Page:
It’s relatively common for a single emoji to access multiple meanings, and this is certainly true of emojis that represent IRL hand gestures that are already used in several different contexts like 🤏 Pinching Hand. Gretchen McCulloch, internet linguist and author of Because Internet (and other co-host of Lingthusiasm), thinks pinching hand will play out similarly to another hand gesture emoji: 🙏 Folded Hands. “There were several possible meanings—thank you, prayer hands, high five—in competition with each other at first, so it’ll be interesting to see which of these possible meanings for the pinching hand gesture ends up becoming most popular in the long run,” she said. For further reading on this topic, see Gawne and McCulloch's 2019 paper "Emoji as Digital Gestures" in the journal Language@Internet, in which they break down different categories of emojis and place them in the framework of gesture linguistics.
When Unicode first announced the new emojis for 2019, several publications noted a very specific use case for 🤏 Pinching Hand. “There’s A New Emoji that People Think May Change Sexting Forever,” a BuzzFeed headline boasts. The article later names this emoji “tiny dick gesture.” Vice and Elle dub it the “small dick emoji,” and a Mashable article states “it totally symbolizes a small penis.” Nylon calls it “a perfect response to unsolicited dick pics.”
While this is a very real way people might use the pinching gesture in both the physical world and in the emoji world, this societal obsession with penis size can be harmful. Masculinity is not defined by penis size, or even having a penis at all in the case of many trans men or nonbinary individuals. For some, replying to a dick pic with 🤏 Pinching Hand is a tongue-in-cheek response, completely self-aware of the philosophies being turned upside down. Others might use it as stock comeback without thinking too much about the cultural implications of “size matters.” This is all something to keep in mind when sending 🤏 Pinching Hand, or any emoji, to mean “small dick.”
Another emoji hand gesture to consider when discussing 🤏 Pinching Hand is 👌 OK Hand. Winter notes that sometimes the pinching gesture and the ok gesture are used in overlapping ways, but not always. 👌 OK Hand has “much more varied meanings,” which are culturally dependent. He explained: “In the West, this sign generally means 'ok,' but depending on cultural context, it can mean anything from 'perfection' (Italy) over to 'zero' (France). In many cultures, the ring type gesture can also be offensive, referring to the anus.” While the meanings of gestures are often cross cultural, they are by no means universal. This is true of both actual physical hands and emoji representations of hands.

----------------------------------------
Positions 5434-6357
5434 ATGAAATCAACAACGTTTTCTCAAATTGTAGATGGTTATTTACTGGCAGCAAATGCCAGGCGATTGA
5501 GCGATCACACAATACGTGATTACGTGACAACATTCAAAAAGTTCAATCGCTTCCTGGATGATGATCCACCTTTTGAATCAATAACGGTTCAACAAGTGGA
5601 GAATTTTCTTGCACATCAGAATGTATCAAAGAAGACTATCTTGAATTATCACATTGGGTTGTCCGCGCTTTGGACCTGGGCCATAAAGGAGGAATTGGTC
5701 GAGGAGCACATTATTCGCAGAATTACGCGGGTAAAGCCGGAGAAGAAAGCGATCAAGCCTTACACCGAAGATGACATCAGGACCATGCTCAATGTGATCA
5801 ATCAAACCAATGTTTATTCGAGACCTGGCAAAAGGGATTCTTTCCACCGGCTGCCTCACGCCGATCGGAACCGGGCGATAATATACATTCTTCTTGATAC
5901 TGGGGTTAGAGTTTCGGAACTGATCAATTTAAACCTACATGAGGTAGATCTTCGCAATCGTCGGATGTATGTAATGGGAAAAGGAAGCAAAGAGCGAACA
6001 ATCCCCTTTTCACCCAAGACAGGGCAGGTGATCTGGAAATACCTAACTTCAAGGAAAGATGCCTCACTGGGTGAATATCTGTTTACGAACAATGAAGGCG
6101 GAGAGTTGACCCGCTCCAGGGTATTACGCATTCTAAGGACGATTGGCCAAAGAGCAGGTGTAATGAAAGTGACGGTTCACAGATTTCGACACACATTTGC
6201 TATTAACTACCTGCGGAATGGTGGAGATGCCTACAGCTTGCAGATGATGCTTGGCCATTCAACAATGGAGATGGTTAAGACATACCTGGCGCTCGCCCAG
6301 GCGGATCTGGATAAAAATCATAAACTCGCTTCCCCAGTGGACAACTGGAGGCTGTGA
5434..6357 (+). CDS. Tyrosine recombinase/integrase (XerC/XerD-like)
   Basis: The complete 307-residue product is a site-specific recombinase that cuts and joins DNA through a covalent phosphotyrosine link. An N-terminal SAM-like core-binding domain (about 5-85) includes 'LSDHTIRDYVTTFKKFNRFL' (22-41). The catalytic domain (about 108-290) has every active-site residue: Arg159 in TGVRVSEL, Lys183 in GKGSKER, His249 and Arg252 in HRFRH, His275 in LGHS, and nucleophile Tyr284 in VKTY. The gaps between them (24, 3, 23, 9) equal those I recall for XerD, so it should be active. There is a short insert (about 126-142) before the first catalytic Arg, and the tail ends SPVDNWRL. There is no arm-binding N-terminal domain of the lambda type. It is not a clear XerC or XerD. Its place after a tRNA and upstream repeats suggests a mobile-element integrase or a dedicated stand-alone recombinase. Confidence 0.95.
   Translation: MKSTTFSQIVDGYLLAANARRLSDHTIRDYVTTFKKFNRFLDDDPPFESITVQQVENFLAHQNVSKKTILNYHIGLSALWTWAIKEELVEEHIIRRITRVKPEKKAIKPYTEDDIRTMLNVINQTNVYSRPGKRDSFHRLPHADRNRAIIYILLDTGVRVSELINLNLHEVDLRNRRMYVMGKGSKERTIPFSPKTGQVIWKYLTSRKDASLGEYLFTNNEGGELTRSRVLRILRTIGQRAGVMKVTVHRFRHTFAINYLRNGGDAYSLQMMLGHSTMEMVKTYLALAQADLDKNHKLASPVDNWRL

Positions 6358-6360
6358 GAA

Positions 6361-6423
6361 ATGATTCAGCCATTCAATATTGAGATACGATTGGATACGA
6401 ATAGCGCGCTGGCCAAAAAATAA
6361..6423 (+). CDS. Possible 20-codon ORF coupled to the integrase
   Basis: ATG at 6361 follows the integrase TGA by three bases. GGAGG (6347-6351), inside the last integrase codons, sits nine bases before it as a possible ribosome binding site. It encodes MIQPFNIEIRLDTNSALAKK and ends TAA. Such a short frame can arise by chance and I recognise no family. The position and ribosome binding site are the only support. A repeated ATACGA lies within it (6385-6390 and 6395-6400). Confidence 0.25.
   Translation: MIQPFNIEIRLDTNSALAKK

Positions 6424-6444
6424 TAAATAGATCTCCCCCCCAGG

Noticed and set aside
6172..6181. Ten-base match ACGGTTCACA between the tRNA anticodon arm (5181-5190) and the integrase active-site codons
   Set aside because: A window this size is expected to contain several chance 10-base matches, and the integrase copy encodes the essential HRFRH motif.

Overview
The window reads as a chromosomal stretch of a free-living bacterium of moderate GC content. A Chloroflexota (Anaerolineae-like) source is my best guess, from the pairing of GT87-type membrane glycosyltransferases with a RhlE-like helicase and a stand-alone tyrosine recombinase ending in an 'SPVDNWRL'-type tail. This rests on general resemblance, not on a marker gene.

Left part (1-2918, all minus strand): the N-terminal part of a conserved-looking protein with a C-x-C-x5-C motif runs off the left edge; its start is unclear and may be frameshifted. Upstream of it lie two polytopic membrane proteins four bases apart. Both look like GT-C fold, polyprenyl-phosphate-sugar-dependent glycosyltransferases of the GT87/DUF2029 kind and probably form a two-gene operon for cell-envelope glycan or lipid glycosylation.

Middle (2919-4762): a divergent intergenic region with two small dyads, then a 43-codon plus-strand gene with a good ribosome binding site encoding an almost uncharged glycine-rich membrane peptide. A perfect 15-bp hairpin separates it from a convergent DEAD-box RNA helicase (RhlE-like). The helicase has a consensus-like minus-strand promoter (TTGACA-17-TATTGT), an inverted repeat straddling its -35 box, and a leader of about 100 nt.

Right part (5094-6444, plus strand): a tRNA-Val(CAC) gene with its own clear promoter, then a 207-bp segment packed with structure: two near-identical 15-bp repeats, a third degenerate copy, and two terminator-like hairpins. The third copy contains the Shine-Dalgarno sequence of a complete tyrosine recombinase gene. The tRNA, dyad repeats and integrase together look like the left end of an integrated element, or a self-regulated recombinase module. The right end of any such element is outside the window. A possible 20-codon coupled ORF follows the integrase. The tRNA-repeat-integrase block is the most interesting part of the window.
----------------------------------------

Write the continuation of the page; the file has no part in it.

Where their senses intersect, the pinching and ok hand gestures can be used to evoke a range of other meanings from chef’s kiss, an expression of extreme approval (which can be represented though emoji as 😗👌—see Italian sense of ‘perfection’) to the “smallest violin,” in which someone listening to a sob story mockingly offers an accompaniment on a violin so tiny, it must be played by pinching two fingers together (finger positions can vary).
One particularly memorable image of this pinching gesture, is what seems like every single promotional photo Elizabeth Holmes, the disgraced founder and CEO of the biotech company Theranos. In these photos she wears a black turtleneck and pinches a tiny vial of blood. Unbelievable power in such a tiny package, she seems to indicate with her hand. And, yes, it is literally unbelievable because, in fact, it is not to be believed. Tavi Gevinson famously posted a video of herself doing a Holmes impression, hand in that same gesture. Holmes also inspired countless 2019 Halloween costumes (she was blamed for a black turtleneck shortage). The hand gesture was a necessary part of the costume.
A search for “Elizabeth Holmes” and 👌 OK Hand on Twitter shows that people are regularly associating this particular hand gesture in emoji form with Holmes. Maybe people will start using the pinching hand gesture in a similar way, but it seems unlikely. The fact that the gesture with the fingers fanned out means “ok” adds a vital layer of irony that most designs for 🤏 Pinching Hand don’t access.
How 🤏 Pinching Hand will actually be used remains to be seen. McCulloch has her predictions, though:
“My guess is that the literal pinch or small size/quantity meanings will be more popular than the precise amount, but it’ll be interesting to look at the data in a few years!”
Now that 🤏 Pinching Hand is out there, new uses of it may emerge that we never even imagined.